There are some weather conditions in the far north where the freezing makes it very uncomfortable for man or beast to go out, but mostly that is because our pastures do not have enough space for natural wind breaks of deep gullies and forest, which would be present out on a 10,000 acre range. This article on matching horses to fiction is part of the Science in Sci-fi, Fact in Fantasy blog series.
Each week, we tackle one of the scientific or technological concepts pervasive in sci-fi (space travel, genetic engineering, artificial intelligence, etc.) Please join the mailing list to be notified every time new content is posted.
Rachel Anneliese Chaney spent her childhood inhaling every scrap of horse information she could find and riding every equine she could climb on. Since adopting an ex-racehorse, she’s ridden, trained or cared for everything from Thoroughbreds to Quarter Horses, Drafts to Arabians, Warm blood jumpers to Paint barrel racers.
If you don’t know this terminology, check out the excellent horse articles by Amy McKenna & Earlier Hart! Matching your mount to your world and/or character is a trickier business and Hollywood will steer you wrong every time.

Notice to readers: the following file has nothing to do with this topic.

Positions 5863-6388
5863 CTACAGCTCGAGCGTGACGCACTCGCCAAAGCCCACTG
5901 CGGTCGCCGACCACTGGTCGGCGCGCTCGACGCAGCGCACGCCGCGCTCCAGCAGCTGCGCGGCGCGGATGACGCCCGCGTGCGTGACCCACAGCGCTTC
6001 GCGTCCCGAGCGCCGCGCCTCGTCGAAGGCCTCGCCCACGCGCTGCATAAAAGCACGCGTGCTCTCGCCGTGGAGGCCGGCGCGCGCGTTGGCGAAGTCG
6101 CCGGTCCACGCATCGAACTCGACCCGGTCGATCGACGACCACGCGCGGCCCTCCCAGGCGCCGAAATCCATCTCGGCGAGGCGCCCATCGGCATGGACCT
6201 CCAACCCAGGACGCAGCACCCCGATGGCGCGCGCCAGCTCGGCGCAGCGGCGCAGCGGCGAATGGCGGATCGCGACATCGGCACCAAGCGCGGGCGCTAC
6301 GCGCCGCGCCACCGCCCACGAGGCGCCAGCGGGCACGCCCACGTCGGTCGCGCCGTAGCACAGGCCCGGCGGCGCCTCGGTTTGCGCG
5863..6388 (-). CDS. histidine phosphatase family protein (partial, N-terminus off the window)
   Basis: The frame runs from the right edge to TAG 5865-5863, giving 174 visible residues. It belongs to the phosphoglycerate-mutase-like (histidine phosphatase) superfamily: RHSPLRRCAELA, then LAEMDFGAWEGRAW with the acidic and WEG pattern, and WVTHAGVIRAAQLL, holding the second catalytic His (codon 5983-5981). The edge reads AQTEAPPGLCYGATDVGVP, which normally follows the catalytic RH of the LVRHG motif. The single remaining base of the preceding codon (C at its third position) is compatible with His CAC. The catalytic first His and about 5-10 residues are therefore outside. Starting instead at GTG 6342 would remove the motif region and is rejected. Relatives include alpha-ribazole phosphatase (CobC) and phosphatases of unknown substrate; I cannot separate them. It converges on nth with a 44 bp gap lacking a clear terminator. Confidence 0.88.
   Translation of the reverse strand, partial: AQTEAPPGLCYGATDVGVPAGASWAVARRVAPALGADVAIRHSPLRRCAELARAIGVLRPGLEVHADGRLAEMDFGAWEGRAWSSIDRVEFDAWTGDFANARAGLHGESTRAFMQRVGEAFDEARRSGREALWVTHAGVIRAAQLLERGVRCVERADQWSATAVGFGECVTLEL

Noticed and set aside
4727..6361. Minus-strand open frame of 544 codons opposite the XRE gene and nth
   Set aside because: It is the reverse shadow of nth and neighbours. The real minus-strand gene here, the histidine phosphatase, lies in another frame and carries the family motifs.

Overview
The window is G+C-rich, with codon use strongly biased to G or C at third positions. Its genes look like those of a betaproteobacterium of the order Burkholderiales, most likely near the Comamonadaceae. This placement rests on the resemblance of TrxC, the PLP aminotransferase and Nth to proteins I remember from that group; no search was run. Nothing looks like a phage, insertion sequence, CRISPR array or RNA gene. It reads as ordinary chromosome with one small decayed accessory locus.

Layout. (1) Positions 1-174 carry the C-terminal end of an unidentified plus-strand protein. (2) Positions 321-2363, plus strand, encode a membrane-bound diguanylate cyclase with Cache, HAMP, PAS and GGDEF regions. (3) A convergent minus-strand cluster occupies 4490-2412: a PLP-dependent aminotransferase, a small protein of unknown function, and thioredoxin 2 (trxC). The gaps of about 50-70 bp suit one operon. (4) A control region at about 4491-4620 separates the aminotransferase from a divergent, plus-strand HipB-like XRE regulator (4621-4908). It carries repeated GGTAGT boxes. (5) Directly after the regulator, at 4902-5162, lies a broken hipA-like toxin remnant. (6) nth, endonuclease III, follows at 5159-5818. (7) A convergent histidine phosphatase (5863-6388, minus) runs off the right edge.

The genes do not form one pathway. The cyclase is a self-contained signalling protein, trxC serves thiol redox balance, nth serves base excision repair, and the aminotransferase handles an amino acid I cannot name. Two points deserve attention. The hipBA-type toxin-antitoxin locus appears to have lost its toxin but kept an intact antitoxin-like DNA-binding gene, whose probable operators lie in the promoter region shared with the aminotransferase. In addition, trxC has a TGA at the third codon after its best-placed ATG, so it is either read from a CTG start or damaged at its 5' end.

Using the wrong horse may seem like a little thing, but it will rip horse-knowledgeable readers right out of your story. Like dogs, humans developed horse breeds over centuries of selective mating.
So you’re writing a Medieval Fantasy and have armored warriors that need to charge into battle. You might be thinking they need a big horse, tough and muscled.
Contrary to popular belief, most armored knights did not use giant, heavy draft horses. Based on recovered equine armor and illustrations, knights’ mounts (known as chargers or destroyers) tended to be short to average height at 14-16hh tall and stocky.
Reason: If unhorsed, an armored warrior needed to be able to leap back on his mount. The smaller, stocky build is also better for sharp turns, kicks, rears and charges in the heat of battle.
The closest modern equivalent to the medieval charger: the Irish Draft. Horses for Long Treks The most common mistake I see in books, movies, and TV shows is the use of fine-boned horses on long treks, frequently Thoroughbreds.
When most people think of horses, the thoroughbred tends to be the default view of how they look, move and act. Like most thoroughbreds, DE Vedas and his buddies have lots of heart, so they would go on that long trek over the mountains and through the woods if asked.